Diagnostic errors have been attributed to faulty reasoning and cognitive biases, but minimizing errors requires understanding the mechanisms underlying biases. The authors investigated whether salient distracting features (SDFs)—case findings that tend to grab physicians’ attention because they are strongly associated with a particular disease, but are indeed unrelated to the problem—misdirect diagnostic reasoning, causing errors.
In a 2012 study conducted at Erasmus Medical Centre, Rotterdam, 72 internal medicine residents diagnosed 12 clinical cases (6 simple, 6 complex) in three different formats: without a SDF, with a SDF in the beginning, and with a SDF at the end. In a within-subjects design, each participant solved 2 simple cases and 2 complex cases in each format. Proportions of correct diagnoses in each case type were compared by performing repeated-measures analysis of variance (ANOVA).
There was a significant main effect of SDFs and a significant interaction effect between SDFs and case complexity. The presence of SDFs in the beginning of complex cases caused errors decreasing the proportion of correct diagnoses in comparison both with cases without SDFs (0.18, 95% CI, 0.13–0.23 versus 0.43, 95% CI, 0.35–0.51; P < .001) or with SDFs at the end (0.18, 95% CI, 0.13–0.23 versus 0.36, 95% CI, 0.29–0.43; P < .001). SDFs did not affect performance when presented near the end of cases.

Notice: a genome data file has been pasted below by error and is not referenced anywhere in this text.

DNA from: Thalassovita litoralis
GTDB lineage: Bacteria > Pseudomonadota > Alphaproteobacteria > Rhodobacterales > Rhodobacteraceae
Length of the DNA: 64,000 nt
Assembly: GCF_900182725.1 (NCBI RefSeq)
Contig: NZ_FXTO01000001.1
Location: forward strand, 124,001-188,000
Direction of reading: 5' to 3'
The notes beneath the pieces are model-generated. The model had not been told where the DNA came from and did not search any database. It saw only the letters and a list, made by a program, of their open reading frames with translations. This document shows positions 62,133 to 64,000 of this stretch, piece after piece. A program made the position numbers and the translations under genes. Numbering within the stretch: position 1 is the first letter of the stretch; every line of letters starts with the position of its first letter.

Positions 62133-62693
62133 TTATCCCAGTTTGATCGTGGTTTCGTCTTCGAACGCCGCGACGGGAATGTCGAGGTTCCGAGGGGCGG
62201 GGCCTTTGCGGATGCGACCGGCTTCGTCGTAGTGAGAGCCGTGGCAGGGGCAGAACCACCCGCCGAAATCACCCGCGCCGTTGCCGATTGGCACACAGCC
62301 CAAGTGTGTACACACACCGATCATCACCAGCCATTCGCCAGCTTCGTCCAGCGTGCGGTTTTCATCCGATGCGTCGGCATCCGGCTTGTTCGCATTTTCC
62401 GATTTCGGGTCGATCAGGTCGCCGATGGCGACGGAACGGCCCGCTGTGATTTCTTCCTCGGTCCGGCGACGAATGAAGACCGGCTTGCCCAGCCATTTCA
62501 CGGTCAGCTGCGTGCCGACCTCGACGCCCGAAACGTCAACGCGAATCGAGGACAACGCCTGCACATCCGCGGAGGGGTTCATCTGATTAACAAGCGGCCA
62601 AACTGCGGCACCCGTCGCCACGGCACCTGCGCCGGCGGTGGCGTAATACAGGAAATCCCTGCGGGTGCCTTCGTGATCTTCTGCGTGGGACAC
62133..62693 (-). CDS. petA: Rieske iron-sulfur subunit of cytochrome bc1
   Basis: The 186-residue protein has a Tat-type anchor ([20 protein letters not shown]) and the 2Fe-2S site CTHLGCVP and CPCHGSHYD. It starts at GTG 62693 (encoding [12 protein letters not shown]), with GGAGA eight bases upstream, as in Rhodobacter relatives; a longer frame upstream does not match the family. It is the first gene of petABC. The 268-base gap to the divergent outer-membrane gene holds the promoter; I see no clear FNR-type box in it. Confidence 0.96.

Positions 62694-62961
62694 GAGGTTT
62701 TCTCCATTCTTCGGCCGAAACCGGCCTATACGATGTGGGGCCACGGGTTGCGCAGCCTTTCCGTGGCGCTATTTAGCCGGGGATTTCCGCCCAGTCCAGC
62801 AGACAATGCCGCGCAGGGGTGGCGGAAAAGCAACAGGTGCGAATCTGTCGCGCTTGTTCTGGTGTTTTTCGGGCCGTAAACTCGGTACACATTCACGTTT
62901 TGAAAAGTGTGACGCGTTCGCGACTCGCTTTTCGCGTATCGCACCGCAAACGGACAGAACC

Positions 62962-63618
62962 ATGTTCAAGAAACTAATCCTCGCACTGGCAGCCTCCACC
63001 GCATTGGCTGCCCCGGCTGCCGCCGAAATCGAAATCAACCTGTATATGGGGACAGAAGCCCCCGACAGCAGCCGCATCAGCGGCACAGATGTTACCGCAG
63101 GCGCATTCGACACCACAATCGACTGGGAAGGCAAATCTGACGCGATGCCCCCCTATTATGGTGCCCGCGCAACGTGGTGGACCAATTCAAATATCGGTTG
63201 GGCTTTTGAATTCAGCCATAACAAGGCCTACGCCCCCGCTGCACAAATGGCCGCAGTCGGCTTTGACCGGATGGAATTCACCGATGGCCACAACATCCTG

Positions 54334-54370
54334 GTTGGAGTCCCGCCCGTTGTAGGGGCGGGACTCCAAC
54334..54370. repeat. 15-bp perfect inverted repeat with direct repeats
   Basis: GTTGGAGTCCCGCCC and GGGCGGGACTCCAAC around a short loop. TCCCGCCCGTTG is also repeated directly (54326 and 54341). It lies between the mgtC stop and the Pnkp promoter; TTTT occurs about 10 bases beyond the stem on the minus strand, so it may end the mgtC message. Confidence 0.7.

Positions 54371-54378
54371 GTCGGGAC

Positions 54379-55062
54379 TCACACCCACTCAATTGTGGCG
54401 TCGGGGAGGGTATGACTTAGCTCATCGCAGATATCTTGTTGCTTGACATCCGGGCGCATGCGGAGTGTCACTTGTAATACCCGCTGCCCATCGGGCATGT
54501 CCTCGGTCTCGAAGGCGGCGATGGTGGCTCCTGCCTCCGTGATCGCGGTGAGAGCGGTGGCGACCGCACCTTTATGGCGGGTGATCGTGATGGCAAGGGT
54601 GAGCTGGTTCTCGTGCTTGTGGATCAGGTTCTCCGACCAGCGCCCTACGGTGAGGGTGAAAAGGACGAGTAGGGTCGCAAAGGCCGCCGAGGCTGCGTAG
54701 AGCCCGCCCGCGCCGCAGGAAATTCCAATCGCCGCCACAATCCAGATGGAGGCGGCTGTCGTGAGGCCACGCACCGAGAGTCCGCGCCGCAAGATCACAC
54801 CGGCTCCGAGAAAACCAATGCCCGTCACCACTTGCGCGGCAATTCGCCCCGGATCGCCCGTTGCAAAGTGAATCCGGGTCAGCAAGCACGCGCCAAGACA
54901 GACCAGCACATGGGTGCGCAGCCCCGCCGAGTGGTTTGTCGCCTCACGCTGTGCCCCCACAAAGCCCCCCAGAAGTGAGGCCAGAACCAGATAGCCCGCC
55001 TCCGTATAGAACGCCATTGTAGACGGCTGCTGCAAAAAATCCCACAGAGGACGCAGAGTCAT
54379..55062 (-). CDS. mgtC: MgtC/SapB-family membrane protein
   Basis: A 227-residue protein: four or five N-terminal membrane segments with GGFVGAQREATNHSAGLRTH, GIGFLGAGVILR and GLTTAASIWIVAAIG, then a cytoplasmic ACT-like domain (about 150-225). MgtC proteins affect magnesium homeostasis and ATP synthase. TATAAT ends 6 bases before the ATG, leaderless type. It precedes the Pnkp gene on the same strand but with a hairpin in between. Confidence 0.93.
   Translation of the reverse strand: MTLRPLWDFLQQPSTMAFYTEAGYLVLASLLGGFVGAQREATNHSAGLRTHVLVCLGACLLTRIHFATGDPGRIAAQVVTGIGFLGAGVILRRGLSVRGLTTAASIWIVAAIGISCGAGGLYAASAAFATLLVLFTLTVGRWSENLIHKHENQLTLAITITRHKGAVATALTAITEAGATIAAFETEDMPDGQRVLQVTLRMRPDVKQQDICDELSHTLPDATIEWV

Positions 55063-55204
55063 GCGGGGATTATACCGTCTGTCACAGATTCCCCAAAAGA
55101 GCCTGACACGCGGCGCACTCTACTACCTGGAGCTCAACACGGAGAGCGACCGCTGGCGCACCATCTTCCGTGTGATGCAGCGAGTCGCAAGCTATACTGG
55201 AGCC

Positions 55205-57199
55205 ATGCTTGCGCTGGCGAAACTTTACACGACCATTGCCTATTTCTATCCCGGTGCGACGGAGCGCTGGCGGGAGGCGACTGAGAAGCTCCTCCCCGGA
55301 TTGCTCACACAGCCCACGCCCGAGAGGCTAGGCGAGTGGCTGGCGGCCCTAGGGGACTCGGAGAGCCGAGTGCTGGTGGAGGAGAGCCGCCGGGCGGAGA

SDFs early in a case are apparently an important source of diagnostic errors. Physicians should be aware of the need to overcome their influence.
Dr. Mamede is associate professor, Institute of Medical Education Research Rotterdam, Erasmus Medical Centre, and associate professor, Department of Psychology, Erasmus University, Rotterdam, The Netherlands.
Dr. van Gog is professor, Department of Psychology, Erasmus University, Rotterdam, The Netherlands.
Dr. van den Berge is resident, Department of Internal Medicine, Erasmus Medical Centre, Rotterdam, The Netherlands.
Dr. van Saase is professor, Department of Internal Medicine, Erasmus University, Rotterdam, The Netherlands.
Dr. Schmidt is professor, Department of Psychology, Erasmus University, Rotterdam, The Netherlands.
Funding/Support: None reported.
Other disclosures: None reported.
Ethical approval: The ethics committee of the Department of Psychology, Erasmus University Rotterdam, gave approval for the study.
Correspondence should be addressed to Dr. Mamede, Department of Psychology T13-33, Erasmus University Rotterdam, Burgemeester Oudlaan 50, 3062 PA Rotterdam; telephone: (+31) 104089648; fax: (+31) 104089009; e-mail: firstname.lastname@example.org.